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Open Access Research article

A multifaceted analysis of HIV-1 protease multidrug resistance phenotypes

Kathleen M Doherty1, Priyanka Nakka1, Bracken M King2, Soo-Yon Rhee3, Susan P Holmes4, Robert W Shafer3 and Mala L Radhakrishnan1*

Author Affiliations

1 Department of Chemistry, Wellesley College, 106 Central Street, Wellesley, MA 02481, USA

2 Department of Biological Engineering, Massachusetts Institute of Technology, 77 Massachusetts Avenue, Cambridge, MA 02139, USA

3 Division of Infectious Diseases, Department of Medicine, Stanford University, 300 Pasteur Drive, Stanford, CA, 94305, USA

4 Department of Statistics, Stanford University, Sequoia Hall, Stanford, CA 94305, USA

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BMC Bioinformatics 2011, 12:477  doi:10.1186/1471-2105-12-477

Published: 15 December 2011

Abstract

Background

Great strides have been made in the effective treatment of HIV-1 with the development of second-generation protease inhibitors (PIs) that are effective against historically multi-PI-resistant HIV-1 variants. Nevertheless, mutation patterns that confer decreasing susceptibility to available PIs continue to arise within the population. Understanding the phenotypic and genotypic patterns responsible for multi-PI resistance is necessary for developing PIs that are active against clinically-relevant PI-resistant HIV-1 variants.

Results

In this work, we use globally optimal integer programming-based clustering techniques to elucidate multi-PI phenotypic resistance patterns using a data set of 398 HIV-1 protease sequences that have each been phenotyped for susceptibility toward the nine clinically-approved HIV-1 PIs. We validate the information content of the clusters by evaluating their ability to predict the level of decreased susceptibility to each of the available PIs using a cross validation procedure. We demonstrate the finding that as a result of phenotypic cross resistance, the considered clinical HIV-1 protease isolates are confined to ~6% or less of the clinically-relevant phenotypic space. Clustering and feature selection methods are used to find representative sequences and mutations for major resistance phenotypes to elucidate their genotypic signatures. We show that phenotypic similarity does not imply genotypic similarity, that different PI-resistance mutation patterns can give rise to HIV-1 isolates with similar phenotypic profiles.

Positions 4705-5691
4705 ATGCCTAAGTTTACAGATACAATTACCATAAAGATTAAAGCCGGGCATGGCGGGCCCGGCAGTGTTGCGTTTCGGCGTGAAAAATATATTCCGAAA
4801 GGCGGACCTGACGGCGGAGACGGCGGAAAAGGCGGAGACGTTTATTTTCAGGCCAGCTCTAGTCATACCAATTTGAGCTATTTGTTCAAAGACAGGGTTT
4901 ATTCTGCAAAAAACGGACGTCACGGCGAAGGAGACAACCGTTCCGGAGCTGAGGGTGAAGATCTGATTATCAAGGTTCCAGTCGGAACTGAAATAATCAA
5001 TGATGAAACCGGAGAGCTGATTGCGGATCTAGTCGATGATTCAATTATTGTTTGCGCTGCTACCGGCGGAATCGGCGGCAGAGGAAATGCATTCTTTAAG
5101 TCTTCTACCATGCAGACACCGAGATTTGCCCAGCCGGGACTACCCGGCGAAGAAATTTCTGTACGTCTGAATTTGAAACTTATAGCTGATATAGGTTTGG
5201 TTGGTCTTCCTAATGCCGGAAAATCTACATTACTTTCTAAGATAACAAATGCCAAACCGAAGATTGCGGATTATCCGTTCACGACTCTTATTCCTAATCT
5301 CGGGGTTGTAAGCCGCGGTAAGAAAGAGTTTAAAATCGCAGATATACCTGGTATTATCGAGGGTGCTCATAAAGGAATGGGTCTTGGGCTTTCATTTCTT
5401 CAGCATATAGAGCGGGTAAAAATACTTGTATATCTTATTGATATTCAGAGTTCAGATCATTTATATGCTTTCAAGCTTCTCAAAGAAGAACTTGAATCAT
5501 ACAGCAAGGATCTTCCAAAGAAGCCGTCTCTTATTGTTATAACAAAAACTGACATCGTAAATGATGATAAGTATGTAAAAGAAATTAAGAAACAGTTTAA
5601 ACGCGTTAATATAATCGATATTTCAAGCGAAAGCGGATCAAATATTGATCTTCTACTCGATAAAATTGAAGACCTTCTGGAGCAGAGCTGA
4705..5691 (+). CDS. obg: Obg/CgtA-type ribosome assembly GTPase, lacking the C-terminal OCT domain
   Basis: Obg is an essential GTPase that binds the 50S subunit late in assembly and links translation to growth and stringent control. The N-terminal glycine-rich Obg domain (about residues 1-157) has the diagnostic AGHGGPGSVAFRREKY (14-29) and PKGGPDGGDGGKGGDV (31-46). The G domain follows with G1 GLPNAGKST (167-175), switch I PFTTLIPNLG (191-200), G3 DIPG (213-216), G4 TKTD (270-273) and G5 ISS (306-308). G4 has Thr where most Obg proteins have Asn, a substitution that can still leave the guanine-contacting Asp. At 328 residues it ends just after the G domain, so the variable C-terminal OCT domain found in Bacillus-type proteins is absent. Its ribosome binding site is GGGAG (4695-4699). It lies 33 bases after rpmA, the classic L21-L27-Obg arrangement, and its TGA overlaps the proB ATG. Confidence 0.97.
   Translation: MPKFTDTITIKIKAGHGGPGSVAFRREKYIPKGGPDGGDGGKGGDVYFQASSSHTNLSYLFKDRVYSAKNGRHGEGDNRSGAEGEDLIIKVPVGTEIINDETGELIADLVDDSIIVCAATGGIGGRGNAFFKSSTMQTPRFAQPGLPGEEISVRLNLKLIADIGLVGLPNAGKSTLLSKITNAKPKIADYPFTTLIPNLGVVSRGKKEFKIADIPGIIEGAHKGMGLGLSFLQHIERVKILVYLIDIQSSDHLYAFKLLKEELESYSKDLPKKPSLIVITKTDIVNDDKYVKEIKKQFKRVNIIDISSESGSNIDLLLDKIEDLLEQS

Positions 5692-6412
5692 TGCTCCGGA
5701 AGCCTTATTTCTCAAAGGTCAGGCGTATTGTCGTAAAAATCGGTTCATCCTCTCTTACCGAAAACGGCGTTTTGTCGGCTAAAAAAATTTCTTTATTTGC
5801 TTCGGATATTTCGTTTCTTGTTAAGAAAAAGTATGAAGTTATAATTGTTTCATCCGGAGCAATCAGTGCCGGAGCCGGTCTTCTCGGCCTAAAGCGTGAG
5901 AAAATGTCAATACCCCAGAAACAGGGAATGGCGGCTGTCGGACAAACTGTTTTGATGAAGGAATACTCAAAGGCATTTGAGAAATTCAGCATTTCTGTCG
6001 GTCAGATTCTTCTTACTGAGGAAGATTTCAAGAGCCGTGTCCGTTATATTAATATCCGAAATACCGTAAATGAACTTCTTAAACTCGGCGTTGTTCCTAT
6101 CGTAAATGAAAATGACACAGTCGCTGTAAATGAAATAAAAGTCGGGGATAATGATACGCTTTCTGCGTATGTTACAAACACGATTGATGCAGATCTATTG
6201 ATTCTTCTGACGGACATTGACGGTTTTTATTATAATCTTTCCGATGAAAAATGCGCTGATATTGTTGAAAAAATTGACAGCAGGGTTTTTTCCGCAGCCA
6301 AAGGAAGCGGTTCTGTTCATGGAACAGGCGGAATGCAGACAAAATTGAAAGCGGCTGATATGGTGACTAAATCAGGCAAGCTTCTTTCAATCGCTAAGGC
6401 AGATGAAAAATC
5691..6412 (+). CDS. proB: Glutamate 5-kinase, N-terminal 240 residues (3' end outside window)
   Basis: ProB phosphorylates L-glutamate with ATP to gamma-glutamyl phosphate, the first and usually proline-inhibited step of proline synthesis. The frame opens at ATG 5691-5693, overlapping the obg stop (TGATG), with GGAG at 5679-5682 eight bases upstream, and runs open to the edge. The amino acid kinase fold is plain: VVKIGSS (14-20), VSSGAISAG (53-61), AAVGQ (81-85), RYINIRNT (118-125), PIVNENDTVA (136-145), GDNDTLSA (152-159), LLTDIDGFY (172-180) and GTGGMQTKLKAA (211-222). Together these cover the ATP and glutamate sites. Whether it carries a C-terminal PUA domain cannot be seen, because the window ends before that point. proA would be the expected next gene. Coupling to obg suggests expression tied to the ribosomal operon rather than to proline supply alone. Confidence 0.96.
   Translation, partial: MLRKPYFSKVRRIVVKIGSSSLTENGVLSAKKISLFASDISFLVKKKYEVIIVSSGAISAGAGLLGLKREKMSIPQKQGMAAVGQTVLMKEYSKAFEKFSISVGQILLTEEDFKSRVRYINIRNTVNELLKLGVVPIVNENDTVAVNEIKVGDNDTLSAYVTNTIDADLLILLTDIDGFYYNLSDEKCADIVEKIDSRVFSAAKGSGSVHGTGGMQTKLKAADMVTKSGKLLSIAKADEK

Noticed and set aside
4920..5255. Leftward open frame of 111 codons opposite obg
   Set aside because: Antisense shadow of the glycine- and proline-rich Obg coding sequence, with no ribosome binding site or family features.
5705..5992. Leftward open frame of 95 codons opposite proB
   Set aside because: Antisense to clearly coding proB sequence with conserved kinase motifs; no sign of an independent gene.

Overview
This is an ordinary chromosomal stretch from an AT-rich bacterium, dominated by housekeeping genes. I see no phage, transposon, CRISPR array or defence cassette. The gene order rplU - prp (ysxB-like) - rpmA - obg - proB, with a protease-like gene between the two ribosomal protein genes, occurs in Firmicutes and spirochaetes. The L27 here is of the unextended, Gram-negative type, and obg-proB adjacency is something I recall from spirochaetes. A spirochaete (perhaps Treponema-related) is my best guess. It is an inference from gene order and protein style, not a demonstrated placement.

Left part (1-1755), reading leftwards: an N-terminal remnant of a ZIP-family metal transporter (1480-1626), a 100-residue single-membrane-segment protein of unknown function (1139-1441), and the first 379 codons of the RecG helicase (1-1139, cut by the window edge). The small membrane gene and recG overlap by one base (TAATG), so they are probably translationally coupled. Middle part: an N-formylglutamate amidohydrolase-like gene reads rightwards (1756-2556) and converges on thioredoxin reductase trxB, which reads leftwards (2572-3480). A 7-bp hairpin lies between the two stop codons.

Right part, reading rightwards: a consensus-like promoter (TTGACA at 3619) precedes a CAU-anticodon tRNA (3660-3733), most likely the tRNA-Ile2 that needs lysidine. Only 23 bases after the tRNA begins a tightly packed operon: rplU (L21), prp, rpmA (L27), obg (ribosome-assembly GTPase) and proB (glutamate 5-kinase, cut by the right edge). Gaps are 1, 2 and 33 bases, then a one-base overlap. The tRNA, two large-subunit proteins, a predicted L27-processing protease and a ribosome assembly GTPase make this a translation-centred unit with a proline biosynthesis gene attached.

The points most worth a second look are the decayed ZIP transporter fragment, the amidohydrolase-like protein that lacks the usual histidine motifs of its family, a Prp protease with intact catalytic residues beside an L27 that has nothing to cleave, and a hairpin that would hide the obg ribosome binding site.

Conclusion

Rather than characterizing HIV-1 susceptibility toward each PI individually, our study offers a unique perspective on the phenomenon of PI class resistance by uncovering major multidrug-resistant phenotypic patterns and their often diverse genotypic determinants, providing a methodology that can be applied to understand clinically-relevant phenotypic patterns to aid in the design of novel inhibitors that target other rapidly evolving molecular targets as well.